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I Passed As a Teenager Paperback – 1969

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Paperback, 1969
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Product Details

  • Paperback
  • Publisher: LANCER BOOKS INC (1969)
  • Language: English
  • Product Dimensions: 6.8 x 3 x 0.6 inches
  • Shipping Weight: 4.2 ounces
  • Average Customer Review: 5.0 out of 5 stars  See all reviews (2 customer reviews)
  • Amazon Best Sellers Rank: #8,292,088 in Books (See Top 100 in Books)

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11 of 12 people found the following review helpful By J. Arena TOP 500 REVIEWERVINE VOICE on January 11, 2009
Format: Mass Market Paperback Verified Purchase
"What in God's name do you have to do to be an individual?" That's the question Lyn Tornabene asked herself after surviving what must have seemed like a lifetime disguised as a teenager. In a distant city, far away from family, friends, husband and professional associates, a very young looking but experienced and multi-published writer in her 30's enrolled in high school to find out what teenagers were really like.

Her experiences appeared first as a story in Ladies Home Journal, and later fleshed-out to this detailed revelation of adolescent life. The gap between social classes seemed greater than she remembered. The pressure to have the best clothes, hair, car and house was more intense than Ms. Tornabene experienced in her own day. The pain of being an outsider was "much sadder, much more complex" than she imagined possible.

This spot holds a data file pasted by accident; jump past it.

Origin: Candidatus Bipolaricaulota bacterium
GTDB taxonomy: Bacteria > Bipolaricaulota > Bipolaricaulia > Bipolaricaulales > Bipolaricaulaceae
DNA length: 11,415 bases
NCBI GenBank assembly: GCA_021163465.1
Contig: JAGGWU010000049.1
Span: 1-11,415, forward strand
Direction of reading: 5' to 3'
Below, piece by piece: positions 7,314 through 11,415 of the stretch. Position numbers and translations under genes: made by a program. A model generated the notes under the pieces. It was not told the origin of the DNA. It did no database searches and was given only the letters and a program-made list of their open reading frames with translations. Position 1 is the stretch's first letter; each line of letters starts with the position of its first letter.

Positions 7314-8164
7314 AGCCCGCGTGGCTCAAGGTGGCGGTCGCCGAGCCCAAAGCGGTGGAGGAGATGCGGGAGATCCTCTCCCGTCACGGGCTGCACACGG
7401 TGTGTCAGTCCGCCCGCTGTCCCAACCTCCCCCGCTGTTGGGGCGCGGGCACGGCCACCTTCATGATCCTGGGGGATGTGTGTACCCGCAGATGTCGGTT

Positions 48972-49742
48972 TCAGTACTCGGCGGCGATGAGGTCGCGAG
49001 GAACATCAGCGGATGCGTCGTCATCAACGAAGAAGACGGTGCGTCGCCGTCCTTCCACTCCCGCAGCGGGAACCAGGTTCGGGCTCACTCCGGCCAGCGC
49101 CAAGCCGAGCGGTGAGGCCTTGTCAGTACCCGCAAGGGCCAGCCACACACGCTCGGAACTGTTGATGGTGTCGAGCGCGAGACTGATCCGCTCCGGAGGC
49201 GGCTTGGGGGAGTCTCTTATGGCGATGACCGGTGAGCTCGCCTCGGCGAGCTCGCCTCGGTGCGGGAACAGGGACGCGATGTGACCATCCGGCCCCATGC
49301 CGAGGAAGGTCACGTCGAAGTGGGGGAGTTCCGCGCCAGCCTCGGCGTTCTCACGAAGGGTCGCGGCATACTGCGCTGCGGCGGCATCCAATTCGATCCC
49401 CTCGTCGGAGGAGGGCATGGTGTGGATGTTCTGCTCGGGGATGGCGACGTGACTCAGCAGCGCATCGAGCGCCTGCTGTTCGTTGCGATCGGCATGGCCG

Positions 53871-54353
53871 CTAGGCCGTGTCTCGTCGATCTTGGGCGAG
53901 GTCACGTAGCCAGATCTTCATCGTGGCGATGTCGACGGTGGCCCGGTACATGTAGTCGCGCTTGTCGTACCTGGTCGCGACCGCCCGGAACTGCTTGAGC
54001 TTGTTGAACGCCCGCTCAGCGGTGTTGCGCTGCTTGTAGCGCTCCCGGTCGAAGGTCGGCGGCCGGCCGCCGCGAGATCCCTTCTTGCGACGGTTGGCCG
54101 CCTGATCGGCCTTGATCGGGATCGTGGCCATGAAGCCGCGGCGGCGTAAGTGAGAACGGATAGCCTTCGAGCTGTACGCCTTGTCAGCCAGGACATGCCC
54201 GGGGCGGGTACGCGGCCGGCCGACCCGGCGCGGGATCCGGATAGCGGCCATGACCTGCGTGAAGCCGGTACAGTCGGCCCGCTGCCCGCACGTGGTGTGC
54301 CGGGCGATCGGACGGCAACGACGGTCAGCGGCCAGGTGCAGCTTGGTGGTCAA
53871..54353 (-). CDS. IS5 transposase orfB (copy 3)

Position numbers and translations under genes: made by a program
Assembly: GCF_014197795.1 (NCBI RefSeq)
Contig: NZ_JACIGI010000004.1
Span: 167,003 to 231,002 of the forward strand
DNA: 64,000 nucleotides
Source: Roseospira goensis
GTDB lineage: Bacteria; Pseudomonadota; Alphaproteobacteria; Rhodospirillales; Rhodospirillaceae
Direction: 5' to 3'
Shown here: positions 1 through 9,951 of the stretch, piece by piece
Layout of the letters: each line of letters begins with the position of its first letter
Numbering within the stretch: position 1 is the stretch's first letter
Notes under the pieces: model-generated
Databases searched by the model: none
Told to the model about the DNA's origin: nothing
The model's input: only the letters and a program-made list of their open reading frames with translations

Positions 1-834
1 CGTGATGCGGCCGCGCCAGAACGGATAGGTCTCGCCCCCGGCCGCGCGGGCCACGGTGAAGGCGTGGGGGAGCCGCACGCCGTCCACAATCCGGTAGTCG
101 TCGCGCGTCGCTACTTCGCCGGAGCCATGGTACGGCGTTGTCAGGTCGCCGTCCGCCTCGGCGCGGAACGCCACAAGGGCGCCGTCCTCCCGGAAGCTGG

As a baby boomer, I feel vindicated by Lyn Tornabene! How comforting to know that a woman of my mother's generation exposed, by virtue of first-hand experience, the horrors of disinterested or overburdened teachers, pointless exercises of "academic" busy-work, and occasional exposure to the teacher who struts his intimidating-stuff in an attempt to bolster a justifiably weak sense of self-esteem.

How is it that we all get older and fail to see that children are a reflection of us and the world we made for them? The author asserts that she has discovered the precise moment that we can be called old, "it's the first time one starts complaining about the sinful behavior of the young."

The pain of being an adolescent is most poignantly revealed in the author's discovery of why she is glad to be herself, with no desire to be young again.
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Format: Paperback Verified Purchase
I just re-read "I Passed as a Teenager," by Lyn Tornabene; I first read it almost 40 years ago as a young person. I found it amazing, then and now, that the author was able to pull this off; she almost got found out a couple of times, and this was a constant fear throughout her experiment. I am a baby-boomer and have to say that her conclusions were accurate: over-crowded schools, over-burdened and sometimes uncaring teachers, students who were more interested in dating and seeing their friends, and of course, in accumulating material possessions, than in learning anything. Having just the "right" clothes and automobiles was more important than ever before, Lyn noticed. And speaking of material possessions, the author noticed that the gap between the rich and poor was much more pronounced than in her day, the 1940's. Lyn found a group of girls who befriended her, which this was the heart-warming part of the book, and has a friend manufacture a "boyfriend" for her, which was the hilarious part. This book is still timely today, I think, because having just raised teenagers myself, their schools of today don't sound any different. Not at all. Read this book; you'll love it! On another positive note: Lyn Tornabene is an accomplished writer; this book is insightful and very well-written.
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